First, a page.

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Chaosnet was first developed by Thomas Knight and Jack Holloway at MIT's AI Lab in 1975 and thereafter. It refers to two separate, but closely related, technologies. The more widespread was a set of computer communication packet-based protocols intended to connect the then-recently developed and very popular (within MIT) Lisp machines; the second was one of the earliest local area network hardware implementations.

The Chaosnet protocol originally used the latter, an implementation over CATV coaxial cable modeled on the early Xerox PARC 3 megabit/second Ethernet, the early ARPANET, and Transmission Control Protocol (TCP). It was a contention-based system intended to work over a 0 - 1000 meter range, that included a pseudo-slotted feature intended to reduce collisions, which worked by passing a virtual token of permission from host to host; successful packet transmissions updated each host's knowledge of which host had the token at that time. Collisions caused a host to fall silent for a duration depending on the distance from the host it collided with. Collisions were never a real problem, and the pseudo-slotting fell into disuse.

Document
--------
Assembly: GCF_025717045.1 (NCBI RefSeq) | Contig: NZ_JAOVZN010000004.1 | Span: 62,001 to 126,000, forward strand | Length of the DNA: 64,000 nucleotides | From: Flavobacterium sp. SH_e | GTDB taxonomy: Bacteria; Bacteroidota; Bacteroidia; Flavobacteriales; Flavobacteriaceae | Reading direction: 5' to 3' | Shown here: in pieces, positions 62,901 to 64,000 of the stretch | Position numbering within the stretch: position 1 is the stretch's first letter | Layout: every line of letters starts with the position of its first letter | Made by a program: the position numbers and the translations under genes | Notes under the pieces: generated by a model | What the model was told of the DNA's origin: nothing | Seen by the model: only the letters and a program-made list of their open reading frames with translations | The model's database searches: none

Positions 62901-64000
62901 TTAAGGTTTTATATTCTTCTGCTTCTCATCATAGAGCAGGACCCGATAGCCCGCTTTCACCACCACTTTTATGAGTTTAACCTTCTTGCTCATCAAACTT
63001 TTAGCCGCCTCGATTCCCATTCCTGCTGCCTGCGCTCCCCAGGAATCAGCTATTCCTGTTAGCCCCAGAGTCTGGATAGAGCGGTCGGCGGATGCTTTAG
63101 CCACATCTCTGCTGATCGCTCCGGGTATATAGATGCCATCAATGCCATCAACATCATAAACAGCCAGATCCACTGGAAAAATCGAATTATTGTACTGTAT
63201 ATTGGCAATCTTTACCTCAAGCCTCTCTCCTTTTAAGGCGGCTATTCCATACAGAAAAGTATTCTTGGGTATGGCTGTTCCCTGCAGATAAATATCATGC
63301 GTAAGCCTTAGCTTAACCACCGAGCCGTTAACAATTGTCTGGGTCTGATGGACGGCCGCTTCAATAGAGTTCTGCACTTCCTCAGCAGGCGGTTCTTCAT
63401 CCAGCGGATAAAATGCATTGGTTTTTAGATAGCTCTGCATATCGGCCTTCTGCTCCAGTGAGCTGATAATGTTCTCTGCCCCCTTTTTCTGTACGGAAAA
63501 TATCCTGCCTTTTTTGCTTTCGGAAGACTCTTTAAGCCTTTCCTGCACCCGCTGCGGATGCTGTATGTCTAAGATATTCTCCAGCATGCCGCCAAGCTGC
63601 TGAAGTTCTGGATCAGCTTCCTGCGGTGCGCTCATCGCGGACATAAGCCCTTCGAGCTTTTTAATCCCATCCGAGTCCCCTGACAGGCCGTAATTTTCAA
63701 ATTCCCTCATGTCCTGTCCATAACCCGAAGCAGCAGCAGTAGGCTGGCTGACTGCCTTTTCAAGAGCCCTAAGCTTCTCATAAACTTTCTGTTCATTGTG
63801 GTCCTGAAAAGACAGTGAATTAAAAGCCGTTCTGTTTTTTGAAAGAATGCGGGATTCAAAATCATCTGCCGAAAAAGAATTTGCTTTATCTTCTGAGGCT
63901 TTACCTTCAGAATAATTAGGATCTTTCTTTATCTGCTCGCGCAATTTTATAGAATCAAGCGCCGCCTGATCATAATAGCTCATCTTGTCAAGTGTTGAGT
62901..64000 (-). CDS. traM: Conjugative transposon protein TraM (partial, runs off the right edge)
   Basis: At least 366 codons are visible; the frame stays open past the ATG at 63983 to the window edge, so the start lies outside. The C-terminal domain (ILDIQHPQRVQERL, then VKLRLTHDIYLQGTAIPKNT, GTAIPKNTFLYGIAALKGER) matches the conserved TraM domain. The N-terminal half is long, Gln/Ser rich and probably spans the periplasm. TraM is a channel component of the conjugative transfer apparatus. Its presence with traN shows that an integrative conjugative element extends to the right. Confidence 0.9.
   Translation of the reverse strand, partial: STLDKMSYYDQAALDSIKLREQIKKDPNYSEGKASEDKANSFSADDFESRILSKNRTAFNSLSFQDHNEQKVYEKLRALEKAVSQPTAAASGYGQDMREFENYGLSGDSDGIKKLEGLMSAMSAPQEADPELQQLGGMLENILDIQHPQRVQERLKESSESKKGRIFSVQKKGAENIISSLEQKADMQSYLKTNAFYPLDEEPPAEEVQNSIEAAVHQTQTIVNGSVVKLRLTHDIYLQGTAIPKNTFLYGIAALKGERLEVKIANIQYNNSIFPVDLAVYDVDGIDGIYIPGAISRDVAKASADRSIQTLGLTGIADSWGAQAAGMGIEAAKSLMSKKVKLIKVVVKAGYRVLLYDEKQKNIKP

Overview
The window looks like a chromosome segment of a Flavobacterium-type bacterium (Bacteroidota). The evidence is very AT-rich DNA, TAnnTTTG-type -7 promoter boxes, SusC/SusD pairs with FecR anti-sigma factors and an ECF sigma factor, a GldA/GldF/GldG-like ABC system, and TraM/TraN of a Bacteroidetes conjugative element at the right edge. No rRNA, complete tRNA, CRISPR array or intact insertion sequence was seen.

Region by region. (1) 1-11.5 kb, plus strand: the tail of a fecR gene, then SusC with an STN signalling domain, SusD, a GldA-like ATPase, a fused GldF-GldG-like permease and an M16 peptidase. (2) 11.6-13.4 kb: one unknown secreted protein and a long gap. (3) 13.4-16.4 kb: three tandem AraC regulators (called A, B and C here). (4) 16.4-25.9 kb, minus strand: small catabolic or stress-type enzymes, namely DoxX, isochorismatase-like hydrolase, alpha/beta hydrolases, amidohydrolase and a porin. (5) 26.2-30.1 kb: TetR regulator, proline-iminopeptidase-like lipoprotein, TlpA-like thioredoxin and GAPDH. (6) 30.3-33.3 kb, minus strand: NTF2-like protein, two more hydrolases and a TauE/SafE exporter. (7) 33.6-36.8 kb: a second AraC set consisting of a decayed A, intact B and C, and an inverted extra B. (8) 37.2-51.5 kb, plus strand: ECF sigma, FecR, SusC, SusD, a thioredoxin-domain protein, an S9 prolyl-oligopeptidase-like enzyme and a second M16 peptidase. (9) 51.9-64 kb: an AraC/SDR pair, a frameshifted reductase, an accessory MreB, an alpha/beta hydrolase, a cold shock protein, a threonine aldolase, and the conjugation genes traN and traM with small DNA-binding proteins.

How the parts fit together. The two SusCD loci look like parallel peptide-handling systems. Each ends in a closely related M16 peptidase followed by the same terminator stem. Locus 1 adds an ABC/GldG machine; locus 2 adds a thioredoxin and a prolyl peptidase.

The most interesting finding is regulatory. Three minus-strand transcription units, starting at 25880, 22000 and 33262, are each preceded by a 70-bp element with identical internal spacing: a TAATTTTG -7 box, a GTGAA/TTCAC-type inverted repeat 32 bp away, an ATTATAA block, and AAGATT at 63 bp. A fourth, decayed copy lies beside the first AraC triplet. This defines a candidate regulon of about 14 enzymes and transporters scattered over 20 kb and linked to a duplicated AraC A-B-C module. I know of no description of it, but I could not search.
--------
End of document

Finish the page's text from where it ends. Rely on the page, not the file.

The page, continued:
Chaosnet's network topology was usually series of linear (not circular) cables, each up to a maximum of a kilometer and roughly 12 clients. The individual segments were interconnected by "bridges" (much in the ARPANET mold), generally older computers like PDP-11s with two network interfaces.

The protocols were also later implemented as a payload that could be carried over Ethernet (usually the later 10 megabit/second variety). Chaosnet was specifically for LANs; features to support WANs were left out for the sake of simplicity.

Chaosnet can be regarded as a contemporary of both the PUP protocols invented by PARC, and the Internet Protocol, and was recognized as one of the other network types (other than "IN") in the Domain Name System. BIND uses a built-in pseudo-top-level-domain in the "CHAOS class" for retrieving information about a running DNS server.[1]

The original GNU Manifesto mentioned that it aimed to, among other things, support the Chaosnet protocol.

Symbolics, a maker of the Lisp machines, licensed the MIT Chaosnet hardware and software implementation from the CADR computer design.

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